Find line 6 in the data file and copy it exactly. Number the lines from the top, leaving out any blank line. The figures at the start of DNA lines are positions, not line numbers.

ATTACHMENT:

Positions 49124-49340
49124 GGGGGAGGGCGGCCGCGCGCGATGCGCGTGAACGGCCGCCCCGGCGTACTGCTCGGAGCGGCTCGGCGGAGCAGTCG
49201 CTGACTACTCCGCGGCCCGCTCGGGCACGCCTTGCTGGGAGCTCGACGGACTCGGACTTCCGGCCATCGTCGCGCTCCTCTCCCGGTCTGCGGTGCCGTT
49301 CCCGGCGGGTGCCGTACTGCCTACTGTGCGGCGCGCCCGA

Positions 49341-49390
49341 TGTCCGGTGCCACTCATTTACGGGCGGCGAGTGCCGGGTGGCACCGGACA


49341 TGTCCGGTGCCACTCATTTACGGGCGGCGAGTGCCGGGTGGCACCGGACA